What if women in Tanzania could screen themselves for cervical cancer? You can help us discover the answer on Give to the Max Day!
Despite the fact that vaccines exist to prevent cervical cancer and screening tests exist to detect it, Tanzania has one of the highest rates of cervical cancer in the world. Imagine giving access to women to self-screen for cervical cancer, even in settings in which there are no or limited health care facilities. Our research team will use your donation to study whether self-collected HPV tests can be used to screen women for cervical cancer. Our goal is to demonstrate that this test is excellent at determining who does and does not require follow up and treatment for cervical cancer. We will enroll HIV+ and HIV negative women into our study as being positive increases the risk of cervical cancer more than 20-fold.
Your gift will help:
- enroll more Tanzanian women in the study and offer screening to them
- enable our team to better understand whether self-collected HPV tests perform equally well in both HIV positive and HIV negative groups
- purchase more test kits & process results in a lab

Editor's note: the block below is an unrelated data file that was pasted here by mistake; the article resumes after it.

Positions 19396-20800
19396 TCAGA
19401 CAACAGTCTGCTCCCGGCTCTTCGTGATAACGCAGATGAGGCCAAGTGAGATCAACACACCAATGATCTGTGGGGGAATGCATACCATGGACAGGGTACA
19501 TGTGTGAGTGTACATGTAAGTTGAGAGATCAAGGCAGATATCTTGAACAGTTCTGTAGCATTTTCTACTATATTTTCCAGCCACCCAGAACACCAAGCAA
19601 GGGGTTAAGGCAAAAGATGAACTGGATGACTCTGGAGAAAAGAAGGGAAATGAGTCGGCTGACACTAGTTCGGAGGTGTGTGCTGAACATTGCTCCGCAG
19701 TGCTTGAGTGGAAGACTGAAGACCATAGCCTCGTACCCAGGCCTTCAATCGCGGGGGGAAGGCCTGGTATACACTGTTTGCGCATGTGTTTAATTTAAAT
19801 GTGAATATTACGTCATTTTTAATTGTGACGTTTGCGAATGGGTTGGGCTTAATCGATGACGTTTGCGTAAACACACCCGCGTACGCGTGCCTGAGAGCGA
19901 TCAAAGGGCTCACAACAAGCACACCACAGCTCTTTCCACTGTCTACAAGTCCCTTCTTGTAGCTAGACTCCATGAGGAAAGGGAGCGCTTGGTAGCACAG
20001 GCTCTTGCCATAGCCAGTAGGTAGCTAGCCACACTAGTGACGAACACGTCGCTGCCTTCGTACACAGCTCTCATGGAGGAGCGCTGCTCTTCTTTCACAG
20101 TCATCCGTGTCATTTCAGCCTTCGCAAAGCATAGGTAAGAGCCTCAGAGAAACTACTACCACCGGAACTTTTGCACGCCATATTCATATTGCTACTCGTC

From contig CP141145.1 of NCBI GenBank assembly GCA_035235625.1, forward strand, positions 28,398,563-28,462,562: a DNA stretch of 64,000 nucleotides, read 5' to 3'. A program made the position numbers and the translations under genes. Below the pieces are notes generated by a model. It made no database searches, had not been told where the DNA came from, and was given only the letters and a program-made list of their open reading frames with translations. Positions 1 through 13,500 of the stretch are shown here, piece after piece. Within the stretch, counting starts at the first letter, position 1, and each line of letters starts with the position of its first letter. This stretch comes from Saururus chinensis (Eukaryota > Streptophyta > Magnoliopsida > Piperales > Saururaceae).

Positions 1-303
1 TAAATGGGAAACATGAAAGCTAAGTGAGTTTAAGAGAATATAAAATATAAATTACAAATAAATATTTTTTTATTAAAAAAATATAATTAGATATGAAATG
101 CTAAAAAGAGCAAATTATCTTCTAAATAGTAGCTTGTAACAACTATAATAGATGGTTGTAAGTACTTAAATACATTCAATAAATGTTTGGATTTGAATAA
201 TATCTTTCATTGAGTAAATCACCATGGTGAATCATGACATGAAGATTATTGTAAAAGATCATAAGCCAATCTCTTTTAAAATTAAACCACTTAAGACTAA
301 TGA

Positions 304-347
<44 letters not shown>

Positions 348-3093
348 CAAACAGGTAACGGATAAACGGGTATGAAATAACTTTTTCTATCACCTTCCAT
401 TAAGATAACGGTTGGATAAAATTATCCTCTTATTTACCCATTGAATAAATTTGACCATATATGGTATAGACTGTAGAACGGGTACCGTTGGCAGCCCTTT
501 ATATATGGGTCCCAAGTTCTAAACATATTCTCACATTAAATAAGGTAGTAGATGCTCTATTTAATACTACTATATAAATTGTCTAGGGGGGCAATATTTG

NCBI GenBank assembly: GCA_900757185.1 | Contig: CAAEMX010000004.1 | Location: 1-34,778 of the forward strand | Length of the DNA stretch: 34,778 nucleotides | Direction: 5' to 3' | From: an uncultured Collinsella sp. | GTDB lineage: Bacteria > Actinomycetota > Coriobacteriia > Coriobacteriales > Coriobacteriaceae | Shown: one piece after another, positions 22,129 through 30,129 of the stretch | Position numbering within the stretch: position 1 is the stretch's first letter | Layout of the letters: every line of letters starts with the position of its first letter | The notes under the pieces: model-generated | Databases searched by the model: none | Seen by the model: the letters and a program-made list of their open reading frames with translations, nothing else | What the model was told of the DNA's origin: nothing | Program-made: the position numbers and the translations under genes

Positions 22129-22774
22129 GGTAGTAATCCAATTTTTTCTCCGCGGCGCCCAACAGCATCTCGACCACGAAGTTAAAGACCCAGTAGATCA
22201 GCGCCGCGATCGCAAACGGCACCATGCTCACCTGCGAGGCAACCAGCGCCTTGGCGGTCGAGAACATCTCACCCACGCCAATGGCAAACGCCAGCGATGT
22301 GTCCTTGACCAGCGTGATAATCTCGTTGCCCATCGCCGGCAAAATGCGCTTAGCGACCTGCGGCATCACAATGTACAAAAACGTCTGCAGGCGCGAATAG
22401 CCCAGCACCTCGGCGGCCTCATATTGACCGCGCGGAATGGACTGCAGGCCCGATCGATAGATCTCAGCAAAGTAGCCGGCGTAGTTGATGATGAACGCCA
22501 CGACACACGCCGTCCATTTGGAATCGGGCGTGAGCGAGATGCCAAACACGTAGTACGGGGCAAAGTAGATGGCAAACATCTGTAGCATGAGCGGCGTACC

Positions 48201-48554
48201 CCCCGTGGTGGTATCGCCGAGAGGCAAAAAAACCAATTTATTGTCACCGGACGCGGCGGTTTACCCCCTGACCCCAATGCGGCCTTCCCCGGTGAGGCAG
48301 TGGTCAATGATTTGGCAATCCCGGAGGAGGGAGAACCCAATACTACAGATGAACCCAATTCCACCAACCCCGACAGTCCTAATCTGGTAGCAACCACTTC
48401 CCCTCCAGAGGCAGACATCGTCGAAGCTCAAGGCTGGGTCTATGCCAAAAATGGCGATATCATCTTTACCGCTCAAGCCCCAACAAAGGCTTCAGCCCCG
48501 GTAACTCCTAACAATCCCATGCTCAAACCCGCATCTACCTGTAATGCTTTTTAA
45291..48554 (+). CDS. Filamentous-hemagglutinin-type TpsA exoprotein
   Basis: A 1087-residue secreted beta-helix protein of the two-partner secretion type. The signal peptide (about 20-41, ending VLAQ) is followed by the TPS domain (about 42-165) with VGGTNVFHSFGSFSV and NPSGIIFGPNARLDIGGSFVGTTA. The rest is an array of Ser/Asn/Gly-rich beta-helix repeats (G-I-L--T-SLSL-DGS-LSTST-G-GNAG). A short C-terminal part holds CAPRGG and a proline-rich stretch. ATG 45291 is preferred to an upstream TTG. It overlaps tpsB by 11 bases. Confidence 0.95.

- sponsor a student researcher on this study so that they have an opportunity to learn about screening for cancer in resource-limited settings
Consider donating today!
- $7 pays one participant for their time
- $20 pays for one test kit and lab processing
- $150 allows us to pay for 10 hours of a student researcher’s time
Imagine how your small gift can make a positive impact on the future health of Tanzanian women. Give today!
This research project is led by Dr. Shalini Kulasingam. Dr. Kulasingam is an associate professor in the Division of Epidemiology and Community Health at the University of Minnesota School of Public Health and a member of the Masonic Cancer Center. Her research interests include human papillomavirus (HPV), cervical cancer, cancer screening, vaccines, and decision and cost-effectiveness modeling. Learn more about Dr. Kulasingam.